Information on the mechanization of agriculture, gardening, components and multifunctionality.

Future Farming? The Electric Tractor

Electrically powered tractors and other vehicles, small and large, are one of farming's new frontiers from wagons for fruit to small robots for park and orchard/vineyard maintenance with the aim to make farms self-sufficient for their energy

by Davide Facchinetti
december 2013 | Back

Battery-powered electricity has always been a solution when neither range nor high power is an issue, where what are needed is low noise and no emission gases. Examples are forklift trucks and the trolleys used in railway stations, industrial cleaning machinery, golf course transporters, door-to-door service vehicles (for example, the milkman's delivery van), and many others.
Italian fascism made wide use of electrical power in the 1930s in an attempt to wean the country off imported fuels, when large quantities of cheap power were obtained from hydroelectric plants. Prof. Camillo Sacerdoti studied electric power in ploughing and, in 1932, finalised the Elettra, a 3,500-kg tractor powered by a 25 HP electric motor, which was hitched up to a long supply cable on a self-winding reel. The idea got no further than the experimental phase, especially because Italian cables at that time were unreliable. At about the same time, Milan-based AMA, the Anonima Macchine Agricole designed a very similar tractor using an electric motor producing about 17 HP.
When war came, fuel shortages became even more critical, and some cars were modified for battery power, albeit with a significant loss in performance. No new developments were seen until the oil crisis in 1973 when, also because of growing pollution of the air, a few rare electric cars powered by nickel-cadmium or nickel-zinc batteries made their appearance.
A few years later, car designers started experimenting with solar panels, which were still of absolutely no use for powering cars for everyday use, but were made as prototypes to compete for prizes (the first to cover x km) and in duration tests, for example, the race across Australia, which began in 1987, won in that year by the General Motors Sunraycer, costing about €350,000.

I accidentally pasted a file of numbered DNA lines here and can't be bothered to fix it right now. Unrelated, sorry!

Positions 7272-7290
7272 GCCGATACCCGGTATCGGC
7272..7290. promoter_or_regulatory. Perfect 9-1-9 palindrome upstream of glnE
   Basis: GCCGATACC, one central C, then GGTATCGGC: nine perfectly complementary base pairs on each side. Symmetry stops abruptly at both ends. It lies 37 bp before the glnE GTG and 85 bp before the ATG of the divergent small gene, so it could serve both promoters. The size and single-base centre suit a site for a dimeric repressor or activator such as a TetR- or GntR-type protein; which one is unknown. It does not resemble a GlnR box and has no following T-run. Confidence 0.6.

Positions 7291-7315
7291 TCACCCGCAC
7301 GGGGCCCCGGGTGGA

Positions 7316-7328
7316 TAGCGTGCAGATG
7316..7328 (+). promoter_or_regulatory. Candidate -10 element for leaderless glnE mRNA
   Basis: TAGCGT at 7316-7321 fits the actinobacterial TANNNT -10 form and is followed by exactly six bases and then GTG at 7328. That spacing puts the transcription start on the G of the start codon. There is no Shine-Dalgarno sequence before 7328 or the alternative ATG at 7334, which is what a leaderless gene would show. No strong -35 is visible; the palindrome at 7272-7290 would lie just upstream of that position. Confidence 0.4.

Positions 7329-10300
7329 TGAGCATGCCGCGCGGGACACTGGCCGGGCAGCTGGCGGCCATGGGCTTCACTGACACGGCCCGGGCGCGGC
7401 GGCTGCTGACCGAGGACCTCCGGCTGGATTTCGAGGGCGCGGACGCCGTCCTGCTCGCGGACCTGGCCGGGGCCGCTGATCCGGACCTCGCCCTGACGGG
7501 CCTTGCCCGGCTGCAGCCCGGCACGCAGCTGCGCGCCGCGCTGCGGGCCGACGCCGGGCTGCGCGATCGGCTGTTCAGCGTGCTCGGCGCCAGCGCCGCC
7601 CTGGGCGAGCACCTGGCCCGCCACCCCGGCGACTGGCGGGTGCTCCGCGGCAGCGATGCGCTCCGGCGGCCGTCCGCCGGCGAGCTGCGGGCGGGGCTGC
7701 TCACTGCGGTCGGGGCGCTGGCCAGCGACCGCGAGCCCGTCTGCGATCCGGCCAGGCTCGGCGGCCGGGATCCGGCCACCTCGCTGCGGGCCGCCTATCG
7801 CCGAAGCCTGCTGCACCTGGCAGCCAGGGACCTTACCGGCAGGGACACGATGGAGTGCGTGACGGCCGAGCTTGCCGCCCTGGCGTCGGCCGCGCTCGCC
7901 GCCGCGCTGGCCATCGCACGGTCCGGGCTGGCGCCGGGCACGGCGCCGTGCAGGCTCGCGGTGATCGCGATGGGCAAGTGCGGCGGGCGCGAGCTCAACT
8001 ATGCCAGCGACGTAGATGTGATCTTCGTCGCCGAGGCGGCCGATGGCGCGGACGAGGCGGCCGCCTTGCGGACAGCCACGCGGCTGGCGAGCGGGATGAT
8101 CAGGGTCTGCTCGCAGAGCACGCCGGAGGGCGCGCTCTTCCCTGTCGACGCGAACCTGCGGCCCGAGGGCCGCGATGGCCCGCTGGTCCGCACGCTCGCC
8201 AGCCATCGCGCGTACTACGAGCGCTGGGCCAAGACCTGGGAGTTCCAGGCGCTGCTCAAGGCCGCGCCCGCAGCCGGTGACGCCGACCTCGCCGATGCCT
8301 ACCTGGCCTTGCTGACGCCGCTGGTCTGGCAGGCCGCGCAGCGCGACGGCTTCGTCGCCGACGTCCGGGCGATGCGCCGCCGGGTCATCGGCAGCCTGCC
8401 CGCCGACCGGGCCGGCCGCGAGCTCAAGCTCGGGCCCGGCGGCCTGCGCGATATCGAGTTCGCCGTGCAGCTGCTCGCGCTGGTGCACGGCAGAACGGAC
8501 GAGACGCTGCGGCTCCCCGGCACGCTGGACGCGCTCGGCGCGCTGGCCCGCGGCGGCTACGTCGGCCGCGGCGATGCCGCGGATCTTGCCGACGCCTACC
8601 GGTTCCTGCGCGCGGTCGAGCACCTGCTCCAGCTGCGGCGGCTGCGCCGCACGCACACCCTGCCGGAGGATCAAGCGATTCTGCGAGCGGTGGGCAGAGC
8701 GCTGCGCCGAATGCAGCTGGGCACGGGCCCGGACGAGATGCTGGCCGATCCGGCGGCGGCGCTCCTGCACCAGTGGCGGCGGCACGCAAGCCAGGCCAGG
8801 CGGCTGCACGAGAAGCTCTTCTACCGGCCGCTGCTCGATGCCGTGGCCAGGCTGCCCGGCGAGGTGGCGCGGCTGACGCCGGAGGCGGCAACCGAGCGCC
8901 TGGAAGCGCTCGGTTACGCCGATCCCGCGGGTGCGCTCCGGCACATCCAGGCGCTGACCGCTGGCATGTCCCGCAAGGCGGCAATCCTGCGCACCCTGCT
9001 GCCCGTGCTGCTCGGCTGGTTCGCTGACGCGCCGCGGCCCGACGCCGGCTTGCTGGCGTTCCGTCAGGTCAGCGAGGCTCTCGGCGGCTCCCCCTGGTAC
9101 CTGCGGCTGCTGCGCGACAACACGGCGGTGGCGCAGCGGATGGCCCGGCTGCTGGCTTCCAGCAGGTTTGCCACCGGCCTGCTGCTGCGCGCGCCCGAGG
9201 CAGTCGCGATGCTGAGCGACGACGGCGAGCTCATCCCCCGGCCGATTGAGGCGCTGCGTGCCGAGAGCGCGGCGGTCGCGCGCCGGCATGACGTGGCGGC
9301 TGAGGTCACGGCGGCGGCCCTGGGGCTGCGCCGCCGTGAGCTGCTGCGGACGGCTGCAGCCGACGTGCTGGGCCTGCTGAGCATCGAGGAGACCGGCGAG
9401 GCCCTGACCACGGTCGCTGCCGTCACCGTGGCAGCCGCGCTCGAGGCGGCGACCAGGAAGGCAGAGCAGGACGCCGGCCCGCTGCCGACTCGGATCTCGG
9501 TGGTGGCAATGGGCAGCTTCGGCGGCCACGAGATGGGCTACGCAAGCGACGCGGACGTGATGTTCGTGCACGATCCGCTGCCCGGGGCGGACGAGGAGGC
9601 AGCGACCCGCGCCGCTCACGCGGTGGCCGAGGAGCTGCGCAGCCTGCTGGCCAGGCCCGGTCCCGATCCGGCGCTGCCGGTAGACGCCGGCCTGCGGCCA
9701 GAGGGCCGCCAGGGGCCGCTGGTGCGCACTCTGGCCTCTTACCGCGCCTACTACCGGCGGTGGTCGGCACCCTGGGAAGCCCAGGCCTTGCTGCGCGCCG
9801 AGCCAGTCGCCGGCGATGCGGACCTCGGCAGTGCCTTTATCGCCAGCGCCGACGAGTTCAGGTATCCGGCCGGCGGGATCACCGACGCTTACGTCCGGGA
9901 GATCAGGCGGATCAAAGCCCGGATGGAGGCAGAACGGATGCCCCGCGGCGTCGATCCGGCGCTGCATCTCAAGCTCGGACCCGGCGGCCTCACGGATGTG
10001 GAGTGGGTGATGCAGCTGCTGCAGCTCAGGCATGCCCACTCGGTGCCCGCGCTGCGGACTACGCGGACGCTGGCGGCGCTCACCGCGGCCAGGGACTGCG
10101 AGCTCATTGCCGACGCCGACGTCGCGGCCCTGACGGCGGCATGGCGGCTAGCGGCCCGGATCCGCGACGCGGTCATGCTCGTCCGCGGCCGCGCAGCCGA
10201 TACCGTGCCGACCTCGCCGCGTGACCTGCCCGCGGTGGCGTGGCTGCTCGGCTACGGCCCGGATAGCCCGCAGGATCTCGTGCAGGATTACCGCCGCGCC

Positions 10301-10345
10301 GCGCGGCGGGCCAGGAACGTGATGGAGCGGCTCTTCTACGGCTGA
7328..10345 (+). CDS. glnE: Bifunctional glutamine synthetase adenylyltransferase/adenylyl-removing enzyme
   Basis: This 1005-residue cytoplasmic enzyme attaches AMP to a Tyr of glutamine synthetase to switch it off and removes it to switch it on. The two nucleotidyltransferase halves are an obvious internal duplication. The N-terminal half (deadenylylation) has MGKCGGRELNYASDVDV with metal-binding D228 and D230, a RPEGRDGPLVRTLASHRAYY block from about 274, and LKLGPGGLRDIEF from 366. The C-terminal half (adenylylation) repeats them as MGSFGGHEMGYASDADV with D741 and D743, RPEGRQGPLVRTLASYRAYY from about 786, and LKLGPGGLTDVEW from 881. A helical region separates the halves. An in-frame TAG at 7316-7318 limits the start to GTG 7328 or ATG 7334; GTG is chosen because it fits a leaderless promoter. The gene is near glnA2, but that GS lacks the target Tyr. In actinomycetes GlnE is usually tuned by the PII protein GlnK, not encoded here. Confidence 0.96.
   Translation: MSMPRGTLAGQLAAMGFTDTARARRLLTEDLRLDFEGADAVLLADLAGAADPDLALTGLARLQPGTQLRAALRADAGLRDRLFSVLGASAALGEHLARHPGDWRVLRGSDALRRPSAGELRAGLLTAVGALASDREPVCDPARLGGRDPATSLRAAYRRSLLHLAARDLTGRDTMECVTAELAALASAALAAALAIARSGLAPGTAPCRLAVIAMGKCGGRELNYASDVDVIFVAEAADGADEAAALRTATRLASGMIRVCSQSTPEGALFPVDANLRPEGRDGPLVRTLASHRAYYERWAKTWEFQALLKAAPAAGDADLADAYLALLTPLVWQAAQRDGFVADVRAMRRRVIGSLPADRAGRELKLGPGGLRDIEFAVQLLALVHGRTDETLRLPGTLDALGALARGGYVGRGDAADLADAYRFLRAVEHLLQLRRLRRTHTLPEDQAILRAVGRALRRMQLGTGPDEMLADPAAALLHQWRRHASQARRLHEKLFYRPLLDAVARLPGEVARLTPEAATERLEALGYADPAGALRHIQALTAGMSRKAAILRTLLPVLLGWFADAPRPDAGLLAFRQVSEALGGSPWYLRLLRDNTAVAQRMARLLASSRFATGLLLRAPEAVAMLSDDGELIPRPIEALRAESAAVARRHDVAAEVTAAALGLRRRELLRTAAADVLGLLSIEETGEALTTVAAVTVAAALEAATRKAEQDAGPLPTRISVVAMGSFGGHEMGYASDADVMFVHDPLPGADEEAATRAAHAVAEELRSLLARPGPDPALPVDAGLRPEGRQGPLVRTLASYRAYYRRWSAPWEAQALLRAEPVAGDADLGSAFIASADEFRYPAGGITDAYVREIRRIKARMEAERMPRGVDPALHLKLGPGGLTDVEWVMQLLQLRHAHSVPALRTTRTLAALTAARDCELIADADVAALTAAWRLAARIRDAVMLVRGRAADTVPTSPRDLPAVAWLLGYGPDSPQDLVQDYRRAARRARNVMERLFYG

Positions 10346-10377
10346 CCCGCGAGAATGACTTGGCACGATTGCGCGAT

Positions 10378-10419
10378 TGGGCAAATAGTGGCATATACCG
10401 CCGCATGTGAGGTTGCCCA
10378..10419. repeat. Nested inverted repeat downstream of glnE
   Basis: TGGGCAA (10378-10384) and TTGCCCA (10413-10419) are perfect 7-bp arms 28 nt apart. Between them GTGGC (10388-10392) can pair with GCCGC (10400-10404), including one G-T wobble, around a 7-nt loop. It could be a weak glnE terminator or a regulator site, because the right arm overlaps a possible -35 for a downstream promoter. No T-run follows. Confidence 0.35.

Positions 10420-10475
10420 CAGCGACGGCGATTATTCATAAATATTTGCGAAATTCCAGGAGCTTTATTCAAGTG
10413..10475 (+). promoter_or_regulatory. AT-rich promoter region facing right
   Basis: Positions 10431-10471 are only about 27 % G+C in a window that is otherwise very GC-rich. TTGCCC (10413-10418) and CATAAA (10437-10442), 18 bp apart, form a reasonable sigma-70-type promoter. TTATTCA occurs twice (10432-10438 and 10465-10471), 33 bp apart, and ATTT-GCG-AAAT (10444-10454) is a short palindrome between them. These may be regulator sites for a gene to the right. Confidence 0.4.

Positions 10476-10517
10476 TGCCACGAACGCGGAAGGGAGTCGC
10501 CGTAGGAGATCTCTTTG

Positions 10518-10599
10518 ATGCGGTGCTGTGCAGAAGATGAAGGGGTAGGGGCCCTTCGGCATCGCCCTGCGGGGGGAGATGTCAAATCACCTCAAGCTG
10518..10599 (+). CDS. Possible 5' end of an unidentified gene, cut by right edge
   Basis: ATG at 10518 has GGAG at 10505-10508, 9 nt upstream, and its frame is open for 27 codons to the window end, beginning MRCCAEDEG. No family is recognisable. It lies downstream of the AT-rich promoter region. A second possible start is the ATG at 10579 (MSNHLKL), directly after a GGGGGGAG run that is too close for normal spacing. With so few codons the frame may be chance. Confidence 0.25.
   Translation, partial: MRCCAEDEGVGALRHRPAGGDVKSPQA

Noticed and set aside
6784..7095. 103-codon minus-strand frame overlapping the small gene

The main progress was made in battery design, as lithium's characteristics became better known. It was used in various chemical combinations to make batteries that were competitive with ordinary lead-based batteries. The new lithium batteries were installed to run a number of pure electric cars such as the Nissan Leaf or hybrids such as the Toyota Prius. The cost of powering a car should drop by at least 70% by 2025 – from $600 to $160 per kWh as the price of raw materials and components falls and production methods improve. There should also be a 110% improvement in energy storage capacity as cathodes, anodes and electrolytes improve.


On the farm
By now, batteries are used to accumulate electrical energy for several types of farm vehicle. Designs that spring to mind include wagons for fruit picking and/or orchard and vineyard pruning, all-terrain vehicles ('Quads') with low-power batteries, and some small robots for mowing, park maintenance and work between the rows in orchards and vineyards. In some cases, solar panels are also fitted to increase range between battery changes.
Fruit picking trucks, for example, need modest inputs of power, and electrically powered models are ever more widely accepted. The classic solution of lead-acid batteries has now been superseded by rechargeable nickel-metal hydride batteries, sometimes backed up by a generator powered by a small internal combustion engine to recharge while out in the fields.